Australian High Commissioner David Holly said the monitoring system would help in preventing illegal fishing, ensuring border protection and security in Indian Ocean Region, preventing human and drug trafficking and rescuing fishermen in distressed vessels.
The monitoring system consisting of 4,200 transponders, equipment for a monitoring centre and satellite facilities is valued at 5.38 million Australian Dollars.
The monitoring centre will be set up under the Department of Fisheries and Aquatic Resources.
The first set of transponders was symbolically handed over to President Gotabaya Rajapaksa by Australian High Commissioner David Holly at the Presidential Secretariat this morning (16).
A total of 1,250 such transponders were installed at multi-day fishing vessels in 2015, but most of them are currently inactive.
The High Commissioner drew the attention to the request made by Fisheries Minister Douglas Devananda to assist in updating these transponders. Sarat Dash, Chief of Mission at International Organization for Migration (IOM) in Sri Lanka, said that this monitoring system would go a long way in strengthening the people-centric economic policy and enhancing the fish and fisheries export process in line with international standards.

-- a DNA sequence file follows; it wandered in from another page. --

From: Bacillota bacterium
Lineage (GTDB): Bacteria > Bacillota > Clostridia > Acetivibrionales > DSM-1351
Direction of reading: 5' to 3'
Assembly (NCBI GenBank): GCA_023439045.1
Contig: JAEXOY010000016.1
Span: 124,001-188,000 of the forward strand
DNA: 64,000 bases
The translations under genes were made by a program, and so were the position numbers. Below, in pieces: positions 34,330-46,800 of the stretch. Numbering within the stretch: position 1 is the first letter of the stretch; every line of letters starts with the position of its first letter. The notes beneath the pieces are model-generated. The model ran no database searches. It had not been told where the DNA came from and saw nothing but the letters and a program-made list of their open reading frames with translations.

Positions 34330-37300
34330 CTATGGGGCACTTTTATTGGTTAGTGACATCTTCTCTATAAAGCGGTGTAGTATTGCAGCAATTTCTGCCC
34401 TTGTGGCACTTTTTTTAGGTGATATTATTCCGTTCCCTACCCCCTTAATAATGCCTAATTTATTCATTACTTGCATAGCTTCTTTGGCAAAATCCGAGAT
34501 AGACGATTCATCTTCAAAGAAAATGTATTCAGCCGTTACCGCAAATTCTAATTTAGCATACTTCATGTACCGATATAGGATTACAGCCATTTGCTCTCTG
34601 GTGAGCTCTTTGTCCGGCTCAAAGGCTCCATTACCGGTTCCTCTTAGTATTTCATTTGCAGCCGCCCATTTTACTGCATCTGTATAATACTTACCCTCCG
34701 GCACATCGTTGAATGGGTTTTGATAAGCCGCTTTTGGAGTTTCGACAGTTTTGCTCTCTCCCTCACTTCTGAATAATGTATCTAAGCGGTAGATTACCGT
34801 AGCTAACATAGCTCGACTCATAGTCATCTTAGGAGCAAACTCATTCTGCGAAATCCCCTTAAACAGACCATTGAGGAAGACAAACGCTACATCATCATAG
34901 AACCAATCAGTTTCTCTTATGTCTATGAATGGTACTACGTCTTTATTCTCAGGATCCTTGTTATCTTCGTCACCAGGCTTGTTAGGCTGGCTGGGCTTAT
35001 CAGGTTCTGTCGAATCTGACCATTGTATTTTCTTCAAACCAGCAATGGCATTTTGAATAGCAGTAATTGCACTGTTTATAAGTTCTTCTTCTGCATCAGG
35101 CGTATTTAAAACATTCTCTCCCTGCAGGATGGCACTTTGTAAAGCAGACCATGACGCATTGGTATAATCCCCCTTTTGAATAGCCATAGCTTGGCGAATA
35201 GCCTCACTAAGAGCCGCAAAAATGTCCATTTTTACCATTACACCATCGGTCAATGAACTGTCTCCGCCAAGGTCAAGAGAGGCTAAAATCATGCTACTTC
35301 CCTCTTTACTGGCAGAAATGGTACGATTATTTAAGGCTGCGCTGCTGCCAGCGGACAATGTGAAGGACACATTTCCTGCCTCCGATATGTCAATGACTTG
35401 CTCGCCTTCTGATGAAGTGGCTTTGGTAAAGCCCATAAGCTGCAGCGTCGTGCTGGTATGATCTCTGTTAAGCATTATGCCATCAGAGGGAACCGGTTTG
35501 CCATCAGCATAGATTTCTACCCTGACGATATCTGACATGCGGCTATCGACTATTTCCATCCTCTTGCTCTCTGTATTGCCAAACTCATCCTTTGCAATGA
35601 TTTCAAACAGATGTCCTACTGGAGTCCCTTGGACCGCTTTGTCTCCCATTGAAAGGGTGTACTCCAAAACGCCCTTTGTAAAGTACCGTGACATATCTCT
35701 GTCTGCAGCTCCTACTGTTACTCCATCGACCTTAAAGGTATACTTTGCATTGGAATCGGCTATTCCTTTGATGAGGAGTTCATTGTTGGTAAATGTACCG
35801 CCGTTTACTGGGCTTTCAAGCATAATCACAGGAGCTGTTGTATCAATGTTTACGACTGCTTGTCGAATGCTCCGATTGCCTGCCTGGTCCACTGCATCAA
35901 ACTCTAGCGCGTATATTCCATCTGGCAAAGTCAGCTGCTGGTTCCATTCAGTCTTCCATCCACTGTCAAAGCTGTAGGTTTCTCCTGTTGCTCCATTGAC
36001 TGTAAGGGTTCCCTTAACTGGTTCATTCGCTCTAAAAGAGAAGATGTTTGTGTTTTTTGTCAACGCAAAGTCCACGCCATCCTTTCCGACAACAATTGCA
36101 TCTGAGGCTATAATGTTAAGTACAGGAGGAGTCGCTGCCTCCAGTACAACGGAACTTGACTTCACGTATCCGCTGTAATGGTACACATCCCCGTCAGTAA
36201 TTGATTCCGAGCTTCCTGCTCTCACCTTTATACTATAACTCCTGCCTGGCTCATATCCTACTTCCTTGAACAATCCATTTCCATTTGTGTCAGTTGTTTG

The President emphasized the importance of the monitoring system to Sri Lanka’s maritime security, which is situated at a unique geographical location.
The President extended his gratitude to the Government of Australia for its continued and unwavering support to the Sri Lankan Government.
Foreign Minister Dinesh Gunawardena, State Minister of Ornamental Fish, Inland Fish & Prawn Farming, Fishery Harbour Development, Multi-Day Fishing Activities and Fish Exports Kanchana Wijesekera, Principal Advisor to the President Lalith Weeratunga, Foreign Secretary Admiral Jayanath Colombage, Secretaries to the Ministries, Heads of Defence Forces, Officials from the Australian High Commission and the Department of Fisheries and Aquatic Resources were also present.